Inspired by CTTI's Large Simple Trials work, the National
Institutes of Health (NIH) funded six
low-cost, pragmatic, patient-centered, randomized controlled intervention trials.
other sponsors, NIH trials have become increasingly expensive and complex. With
strict budgets to adhere to, it is more challenging than ever to conduct
trials, even as the clinical community suffers from unanswered questions. The
NIH wanted to address these challenges by stimulating the conduct of large simple trials (LST), or randomized trials designed to
only answer one or two questions in a broad patient population, making them
more efficient and less expensive than traditional randomized trials.
controlled trials as the "gold standard" for research is well embedded in the
clinical research community, and there was doubt across the research enterprise
about the acceptability of LSTs. Specifically,
trialists had: 1) concerns that regulators will require more granular data, 2)
operational concerns, and 3) lack of incentives and interest.
In 2013, CTTI
published a manuscript
in JAMA Viewpoint
addressing these concerns
and making the case for LSTs as a viable pathway to side-step these challenges
and advance human health. Novel uses of existing data collection platforms like
administrative claims and electronic health record data, CTTI said, present
opportunities to speed enrollment and minimize activities like data collection
and onsite monitoring for certain research aims. NIH agreed and set forth to
bring more LSTs to life.
stimulated and informed NIH's release of a request for applications (RFA) that
aimed to fund pragmatic, patient-centered randomized controlled intervention
trials that leverage existing resources to answer important questions in a
cost-effective manner. In addition, the RFA called for trials that would have
high impact from a patient perspective and be rigorously conducted via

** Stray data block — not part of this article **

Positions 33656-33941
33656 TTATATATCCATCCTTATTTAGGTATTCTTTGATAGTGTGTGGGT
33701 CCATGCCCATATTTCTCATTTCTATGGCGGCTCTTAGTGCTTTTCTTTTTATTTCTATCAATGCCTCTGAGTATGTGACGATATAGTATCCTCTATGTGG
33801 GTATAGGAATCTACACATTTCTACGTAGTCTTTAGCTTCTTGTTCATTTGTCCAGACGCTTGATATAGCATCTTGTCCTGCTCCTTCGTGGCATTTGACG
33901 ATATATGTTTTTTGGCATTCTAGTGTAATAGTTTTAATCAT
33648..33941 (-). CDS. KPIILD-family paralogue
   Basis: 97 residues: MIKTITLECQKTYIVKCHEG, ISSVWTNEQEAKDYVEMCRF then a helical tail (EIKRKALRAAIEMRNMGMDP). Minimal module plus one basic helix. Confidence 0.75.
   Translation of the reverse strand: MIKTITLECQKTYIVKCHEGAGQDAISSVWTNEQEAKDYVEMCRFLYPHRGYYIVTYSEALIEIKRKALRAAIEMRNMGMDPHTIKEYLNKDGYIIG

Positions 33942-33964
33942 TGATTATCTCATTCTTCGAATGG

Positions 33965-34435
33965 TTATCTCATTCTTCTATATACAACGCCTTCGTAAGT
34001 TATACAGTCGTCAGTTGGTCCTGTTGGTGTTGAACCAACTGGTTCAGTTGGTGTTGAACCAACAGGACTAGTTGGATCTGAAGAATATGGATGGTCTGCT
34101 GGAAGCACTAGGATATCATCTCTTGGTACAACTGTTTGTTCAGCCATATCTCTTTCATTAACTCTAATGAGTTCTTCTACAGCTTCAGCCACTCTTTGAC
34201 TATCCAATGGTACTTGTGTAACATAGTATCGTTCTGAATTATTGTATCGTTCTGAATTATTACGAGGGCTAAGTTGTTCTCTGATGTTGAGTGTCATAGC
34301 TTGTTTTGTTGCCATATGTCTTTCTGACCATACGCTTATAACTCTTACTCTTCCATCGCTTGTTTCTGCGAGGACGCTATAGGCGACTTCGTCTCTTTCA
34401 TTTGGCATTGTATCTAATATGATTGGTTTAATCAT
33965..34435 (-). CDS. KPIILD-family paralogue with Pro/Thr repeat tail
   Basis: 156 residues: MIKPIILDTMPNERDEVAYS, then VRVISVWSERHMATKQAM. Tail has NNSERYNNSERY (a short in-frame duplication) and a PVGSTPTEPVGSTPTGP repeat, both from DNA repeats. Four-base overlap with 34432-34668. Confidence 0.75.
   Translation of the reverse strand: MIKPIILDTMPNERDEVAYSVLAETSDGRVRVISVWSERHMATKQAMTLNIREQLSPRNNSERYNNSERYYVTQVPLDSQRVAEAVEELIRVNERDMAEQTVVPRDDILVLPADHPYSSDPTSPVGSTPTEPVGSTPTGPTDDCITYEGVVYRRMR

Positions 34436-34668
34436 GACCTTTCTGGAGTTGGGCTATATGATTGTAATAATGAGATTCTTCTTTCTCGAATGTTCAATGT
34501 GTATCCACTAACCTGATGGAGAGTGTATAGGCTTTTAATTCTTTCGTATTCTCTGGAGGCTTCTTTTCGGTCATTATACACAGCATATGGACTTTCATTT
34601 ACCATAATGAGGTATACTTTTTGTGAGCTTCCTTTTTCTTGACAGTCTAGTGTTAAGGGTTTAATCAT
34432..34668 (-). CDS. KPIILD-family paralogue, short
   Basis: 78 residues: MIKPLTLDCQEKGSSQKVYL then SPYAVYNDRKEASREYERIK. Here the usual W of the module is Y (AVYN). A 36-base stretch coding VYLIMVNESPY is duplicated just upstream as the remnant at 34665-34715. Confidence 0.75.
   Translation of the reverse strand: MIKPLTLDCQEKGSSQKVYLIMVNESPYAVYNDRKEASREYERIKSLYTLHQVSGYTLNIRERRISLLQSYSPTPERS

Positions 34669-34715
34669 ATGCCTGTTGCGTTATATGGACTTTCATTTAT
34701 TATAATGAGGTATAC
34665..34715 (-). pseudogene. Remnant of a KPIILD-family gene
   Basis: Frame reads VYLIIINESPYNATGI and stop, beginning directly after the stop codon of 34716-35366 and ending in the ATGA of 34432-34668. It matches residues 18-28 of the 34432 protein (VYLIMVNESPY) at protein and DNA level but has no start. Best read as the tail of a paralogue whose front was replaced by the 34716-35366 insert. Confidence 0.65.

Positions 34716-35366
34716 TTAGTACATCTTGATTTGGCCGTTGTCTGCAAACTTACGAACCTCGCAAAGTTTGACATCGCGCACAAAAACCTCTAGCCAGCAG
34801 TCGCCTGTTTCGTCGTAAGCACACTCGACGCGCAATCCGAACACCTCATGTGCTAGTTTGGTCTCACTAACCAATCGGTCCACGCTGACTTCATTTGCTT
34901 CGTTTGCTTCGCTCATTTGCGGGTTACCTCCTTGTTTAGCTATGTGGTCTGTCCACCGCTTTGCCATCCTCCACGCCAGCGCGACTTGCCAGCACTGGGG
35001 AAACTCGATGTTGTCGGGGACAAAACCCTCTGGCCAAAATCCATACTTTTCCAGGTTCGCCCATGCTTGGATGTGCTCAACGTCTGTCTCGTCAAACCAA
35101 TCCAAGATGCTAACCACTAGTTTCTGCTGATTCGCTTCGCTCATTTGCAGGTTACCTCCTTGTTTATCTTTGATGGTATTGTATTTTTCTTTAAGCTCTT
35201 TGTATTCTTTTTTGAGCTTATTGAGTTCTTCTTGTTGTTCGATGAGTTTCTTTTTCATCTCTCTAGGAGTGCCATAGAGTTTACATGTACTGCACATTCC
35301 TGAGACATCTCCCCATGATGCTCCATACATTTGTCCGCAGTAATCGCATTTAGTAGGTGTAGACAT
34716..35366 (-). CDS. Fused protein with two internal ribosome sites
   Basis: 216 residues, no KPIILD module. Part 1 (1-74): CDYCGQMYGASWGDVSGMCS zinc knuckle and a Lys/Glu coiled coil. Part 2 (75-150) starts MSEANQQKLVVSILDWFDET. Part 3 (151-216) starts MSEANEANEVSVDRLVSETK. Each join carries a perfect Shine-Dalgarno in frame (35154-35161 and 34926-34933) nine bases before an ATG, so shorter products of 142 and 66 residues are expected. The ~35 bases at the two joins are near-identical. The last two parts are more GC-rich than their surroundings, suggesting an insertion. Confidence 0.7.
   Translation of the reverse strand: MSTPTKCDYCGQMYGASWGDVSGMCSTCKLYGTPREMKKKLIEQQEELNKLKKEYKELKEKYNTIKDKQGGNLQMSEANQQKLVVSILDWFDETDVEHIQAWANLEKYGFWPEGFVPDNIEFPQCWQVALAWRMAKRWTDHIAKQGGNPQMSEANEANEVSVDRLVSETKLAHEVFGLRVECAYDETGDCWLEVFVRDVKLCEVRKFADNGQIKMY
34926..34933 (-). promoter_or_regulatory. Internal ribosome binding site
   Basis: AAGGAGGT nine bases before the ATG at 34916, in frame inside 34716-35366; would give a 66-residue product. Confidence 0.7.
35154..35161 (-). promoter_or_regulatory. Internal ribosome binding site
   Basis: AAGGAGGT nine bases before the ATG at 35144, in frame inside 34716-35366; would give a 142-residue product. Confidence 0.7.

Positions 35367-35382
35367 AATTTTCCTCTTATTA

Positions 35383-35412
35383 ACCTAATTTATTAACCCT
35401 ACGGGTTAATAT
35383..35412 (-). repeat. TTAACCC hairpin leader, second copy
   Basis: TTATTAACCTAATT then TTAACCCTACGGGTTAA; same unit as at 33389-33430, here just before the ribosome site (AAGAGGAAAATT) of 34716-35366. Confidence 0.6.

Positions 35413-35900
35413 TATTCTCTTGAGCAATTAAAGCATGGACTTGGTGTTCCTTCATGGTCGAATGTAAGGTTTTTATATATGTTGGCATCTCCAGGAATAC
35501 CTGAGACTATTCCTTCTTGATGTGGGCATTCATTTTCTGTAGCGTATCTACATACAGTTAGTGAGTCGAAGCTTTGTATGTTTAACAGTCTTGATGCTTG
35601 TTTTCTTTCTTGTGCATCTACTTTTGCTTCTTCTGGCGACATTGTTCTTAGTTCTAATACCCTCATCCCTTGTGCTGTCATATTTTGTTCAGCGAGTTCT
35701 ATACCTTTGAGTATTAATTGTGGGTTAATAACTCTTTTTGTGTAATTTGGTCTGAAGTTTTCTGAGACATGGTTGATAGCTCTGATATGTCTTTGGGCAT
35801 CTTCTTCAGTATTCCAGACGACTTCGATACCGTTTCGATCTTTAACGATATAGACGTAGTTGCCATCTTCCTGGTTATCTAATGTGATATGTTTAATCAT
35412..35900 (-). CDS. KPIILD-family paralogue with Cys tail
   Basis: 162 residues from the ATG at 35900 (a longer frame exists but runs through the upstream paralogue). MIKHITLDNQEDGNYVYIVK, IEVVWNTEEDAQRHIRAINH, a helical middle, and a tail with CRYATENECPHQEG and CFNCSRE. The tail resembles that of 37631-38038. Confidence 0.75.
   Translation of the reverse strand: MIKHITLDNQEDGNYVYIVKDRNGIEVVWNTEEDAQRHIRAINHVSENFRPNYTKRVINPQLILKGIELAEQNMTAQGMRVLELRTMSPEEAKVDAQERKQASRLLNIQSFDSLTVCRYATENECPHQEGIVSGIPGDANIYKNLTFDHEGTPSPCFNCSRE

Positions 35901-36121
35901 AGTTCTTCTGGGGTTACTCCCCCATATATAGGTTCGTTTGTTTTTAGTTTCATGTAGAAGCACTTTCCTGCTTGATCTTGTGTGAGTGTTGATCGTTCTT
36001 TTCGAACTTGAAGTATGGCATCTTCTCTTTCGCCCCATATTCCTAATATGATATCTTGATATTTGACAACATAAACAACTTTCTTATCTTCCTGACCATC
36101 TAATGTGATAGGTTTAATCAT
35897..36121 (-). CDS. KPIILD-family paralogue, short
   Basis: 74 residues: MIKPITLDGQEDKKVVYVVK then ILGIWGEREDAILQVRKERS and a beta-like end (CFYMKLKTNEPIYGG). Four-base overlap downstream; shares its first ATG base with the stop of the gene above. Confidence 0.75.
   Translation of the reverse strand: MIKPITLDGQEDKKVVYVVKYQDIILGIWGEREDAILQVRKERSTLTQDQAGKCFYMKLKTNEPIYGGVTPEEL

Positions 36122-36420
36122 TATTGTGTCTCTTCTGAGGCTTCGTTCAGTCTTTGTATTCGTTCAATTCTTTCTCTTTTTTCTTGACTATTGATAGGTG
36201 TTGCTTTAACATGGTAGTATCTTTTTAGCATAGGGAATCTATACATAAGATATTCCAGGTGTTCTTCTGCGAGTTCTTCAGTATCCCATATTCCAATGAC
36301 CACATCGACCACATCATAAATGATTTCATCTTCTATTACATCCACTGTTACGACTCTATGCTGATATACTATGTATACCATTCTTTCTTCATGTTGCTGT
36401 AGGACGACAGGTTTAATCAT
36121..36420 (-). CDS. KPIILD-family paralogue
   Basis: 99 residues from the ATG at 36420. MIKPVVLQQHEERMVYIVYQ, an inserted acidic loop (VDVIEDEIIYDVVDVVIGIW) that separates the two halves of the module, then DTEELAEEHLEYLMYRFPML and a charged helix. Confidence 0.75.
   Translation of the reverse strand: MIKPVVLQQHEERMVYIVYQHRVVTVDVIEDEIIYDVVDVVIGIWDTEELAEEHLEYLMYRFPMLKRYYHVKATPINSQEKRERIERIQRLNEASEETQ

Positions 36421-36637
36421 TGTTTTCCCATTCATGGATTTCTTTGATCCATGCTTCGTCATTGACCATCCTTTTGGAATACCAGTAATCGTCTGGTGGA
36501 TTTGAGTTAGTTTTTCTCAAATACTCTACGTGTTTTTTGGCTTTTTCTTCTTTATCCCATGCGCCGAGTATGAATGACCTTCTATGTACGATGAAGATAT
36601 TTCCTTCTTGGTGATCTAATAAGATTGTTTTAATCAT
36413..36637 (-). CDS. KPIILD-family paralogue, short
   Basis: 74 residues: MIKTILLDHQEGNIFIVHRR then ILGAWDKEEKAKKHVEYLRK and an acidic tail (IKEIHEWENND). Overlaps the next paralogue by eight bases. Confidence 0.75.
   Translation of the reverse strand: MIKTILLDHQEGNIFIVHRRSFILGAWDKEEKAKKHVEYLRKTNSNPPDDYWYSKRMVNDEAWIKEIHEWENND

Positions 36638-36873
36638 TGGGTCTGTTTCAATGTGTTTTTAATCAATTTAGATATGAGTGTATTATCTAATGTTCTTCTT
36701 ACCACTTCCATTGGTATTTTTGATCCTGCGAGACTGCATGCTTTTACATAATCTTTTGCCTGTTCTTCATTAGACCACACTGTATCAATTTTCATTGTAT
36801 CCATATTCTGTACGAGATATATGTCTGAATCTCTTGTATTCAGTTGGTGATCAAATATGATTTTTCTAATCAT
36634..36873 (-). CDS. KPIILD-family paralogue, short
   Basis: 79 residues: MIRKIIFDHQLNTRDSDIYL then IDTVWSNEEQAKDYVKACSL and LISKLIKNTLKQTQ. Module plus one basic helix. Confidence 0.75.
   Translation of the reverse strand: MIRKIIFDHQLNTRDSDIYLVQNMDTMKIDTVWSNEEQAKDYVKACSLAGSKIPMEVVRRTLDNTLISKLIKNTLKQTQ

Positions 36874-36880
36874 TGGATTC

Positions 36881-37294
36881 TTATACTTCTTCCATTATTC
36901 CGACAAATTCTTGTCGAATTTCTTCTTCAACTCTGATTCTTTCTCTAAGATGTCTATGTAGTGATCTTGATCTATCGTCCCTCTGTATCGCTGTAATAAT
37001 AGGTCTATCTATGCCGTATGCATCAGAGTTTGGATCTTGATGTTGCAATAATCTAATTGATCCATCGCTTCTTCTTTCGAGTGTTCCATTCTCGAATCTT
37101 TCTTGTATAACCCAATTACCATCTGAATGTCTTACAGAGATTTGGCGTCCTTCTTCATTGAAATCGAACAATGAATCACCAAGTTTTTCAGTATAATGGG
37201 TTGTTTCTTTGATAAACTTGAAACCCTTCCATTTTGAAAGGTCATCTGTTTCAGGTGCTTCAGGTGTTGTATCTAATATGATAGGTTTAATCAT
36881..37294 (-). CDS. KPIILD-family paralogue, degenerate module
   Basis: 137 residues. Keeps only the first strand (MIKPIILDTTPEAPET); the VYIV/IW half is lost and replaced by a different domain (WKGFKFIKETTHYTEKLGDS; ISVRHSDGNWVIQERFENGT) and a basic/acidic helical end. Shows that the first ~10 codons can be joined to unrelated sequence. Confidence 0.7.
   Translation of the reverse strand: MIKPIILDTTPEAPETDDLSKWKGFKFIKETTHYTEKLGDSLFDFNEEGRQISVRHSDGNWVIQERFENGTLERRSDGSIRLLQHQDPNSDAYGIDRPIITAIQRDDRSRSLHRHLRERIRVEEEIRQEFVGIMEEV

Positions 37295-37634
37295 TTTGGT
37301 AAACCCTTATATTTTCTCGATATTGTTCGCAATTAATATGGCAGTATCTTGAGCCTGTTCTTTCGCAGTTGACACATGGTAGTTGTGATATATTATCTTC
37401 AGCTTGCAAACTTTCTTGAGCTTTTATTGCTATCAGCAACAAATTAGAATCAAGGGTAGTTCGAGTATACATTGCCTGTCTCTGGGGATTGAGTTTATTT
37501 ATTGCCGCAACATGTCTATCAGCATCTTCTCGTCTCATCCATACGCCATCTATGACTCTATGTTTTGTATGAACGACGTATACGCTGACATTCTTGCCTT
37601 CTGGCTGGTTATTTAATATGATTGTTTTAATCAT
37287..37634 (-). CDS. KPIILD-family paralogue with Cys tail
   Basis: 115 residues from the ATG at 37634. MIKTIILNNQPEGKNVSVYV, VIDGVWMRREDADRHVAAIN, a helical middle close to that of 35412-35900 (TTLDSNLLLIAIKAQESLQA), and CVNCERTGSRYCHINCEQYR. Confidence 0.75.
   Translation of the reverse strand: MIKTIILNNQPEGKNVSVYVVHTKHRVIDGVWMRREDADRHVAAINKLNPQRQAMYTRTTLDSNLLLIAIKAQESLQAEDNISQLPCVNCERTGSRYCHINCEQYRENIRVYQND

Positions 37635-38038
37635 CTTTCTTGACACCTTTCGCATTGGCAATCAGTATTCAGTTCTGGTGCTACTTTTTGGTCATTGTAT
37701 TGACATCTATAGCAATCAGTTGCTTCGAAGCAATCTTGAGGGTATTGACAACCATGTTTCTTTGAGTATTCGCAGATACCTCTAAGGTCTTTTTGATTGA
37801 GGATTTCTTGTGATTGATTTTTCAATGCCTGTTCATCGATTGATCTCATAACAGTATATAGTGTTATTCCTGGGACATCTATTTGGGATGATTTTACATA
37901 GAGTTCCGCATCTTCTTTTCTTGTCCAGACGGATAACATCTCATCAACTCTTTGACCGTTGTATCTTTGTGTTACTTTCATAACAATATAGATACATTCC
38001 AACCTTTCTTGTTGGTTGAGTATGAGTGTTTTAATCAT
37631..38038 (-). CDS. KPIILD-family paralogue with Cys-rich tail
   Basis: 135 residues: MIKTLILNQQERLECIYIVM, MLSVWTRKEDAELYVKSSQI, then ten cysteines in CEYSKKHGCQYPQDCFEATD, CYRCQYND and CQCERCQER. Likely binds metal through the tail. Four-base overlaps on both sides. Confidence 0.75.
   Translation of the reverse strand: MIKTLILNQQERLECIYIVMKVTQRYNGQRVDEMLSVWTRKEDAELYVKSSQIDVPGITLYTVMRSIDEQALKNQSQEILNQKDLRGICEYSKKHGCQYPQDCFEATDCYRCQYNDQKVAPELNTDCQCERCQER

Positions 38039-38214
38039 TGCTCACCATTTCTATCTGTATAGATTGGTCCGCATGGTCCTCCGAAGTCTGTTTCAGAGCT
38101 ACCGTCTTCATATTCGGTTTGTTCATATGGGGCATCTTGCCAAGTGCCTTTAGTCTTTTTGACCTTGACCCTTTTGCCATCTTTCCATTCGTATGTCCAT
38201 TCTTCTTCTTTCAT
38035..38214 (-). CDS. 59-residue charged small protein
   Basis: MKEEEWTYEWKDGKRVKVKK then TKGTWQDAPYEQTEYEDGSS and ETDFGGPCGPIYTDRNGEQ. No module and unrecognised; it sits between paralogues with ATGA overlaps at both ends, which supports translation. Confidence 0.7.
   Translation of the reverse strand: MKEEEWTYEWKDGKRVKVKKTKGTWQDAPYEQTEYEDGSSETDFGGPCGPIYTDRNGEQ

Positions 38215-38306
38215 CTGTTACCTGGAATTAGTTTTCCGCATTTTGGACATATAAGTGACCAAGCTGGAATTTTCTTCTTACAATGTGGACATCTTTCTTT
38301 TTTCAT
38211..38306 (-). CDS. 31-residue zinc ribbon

randomization. The potential topics of the proposed interventions were broad
within these requirements.
NIH received a
robust response and selected six applications to fund. They were diverse in terms
of patient populations, conditions, interventions, and design. For example, one
trial implemented an evidence-based program for insomnia among cardiovascular
patients. The intervention was cognitive behavioral therapy for insomnia
(CBT-I), which was made pragmatic by delivering therapy through electronic
means rather than face-to-face with a clinician. Awards to these studies were
phased, so teams achieved specific and pre-determined milestones to move
A key part of
NIH's program was regular collaboration among funded project teams to assess
progress and pragmatism. Investigators rated their own trials and those of
their colleagues on various domains of pragmatism, which was an insightful
process that helped keep teams aligned with the original goal. For example,
there was a tendency as time progressed to add measures to get more insight.
The collaborative meetings helped maintain the original designs by discussing
and illustrating how it would detract from the pragmatic nature the Institutes
sought in funding these projects.
the six funded trials advanced to completion, and all have published results.
NIH considers the program a significant success.
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was aware that LSTs had merit and potential to speed uptake of results in the
clinical care setting. The additional information from this program was
illustration of the benefit of regular investigator meetings to overcome
challenges and consider pragmatic approaches that have been seldom explored.
Study teams looked to CTTI's recommendations to orient their thought processes
toward a streamlined, patient-focused way of thinking about how they might
proceed. NIH cites its investment in a coordinating center for these studies as
key to keeping the teams engaged with one another and ultimately successful.
"You can do a
lot with resources already available," said one NIH leader. "Not everything can
be done pragmatically, but for clinical questions appropriate for this
methodology, LSTs are a valuable framework to deploy."
To those who
challenge LSTs with the argument that the data routinely collected in
electronic health records are inferior in detail and quality, NIH cites Eastman
Kodak's first digital camera images. Because they were substantially inferior
to film images, Kodak found it easy to dismiss the importance of digital camera
technology. Missing that market was a massive contributor to Kodak's bankruptcy
filing in 2012, and by the time Kodak launched the Instamatic, the market had
passed it by. It is common, NIH said, for large organizations to have
difficulty dealing with innovative technologies because they are successful
with their current business model, the new technology is usually initially
inferior, and their established customers are not asking for it. If you have
the inclination to dismiss the LST model at its current stage of development,
take a moment to consider if you are too beholden to the status quo. Don't be
the Kodak Instamatic.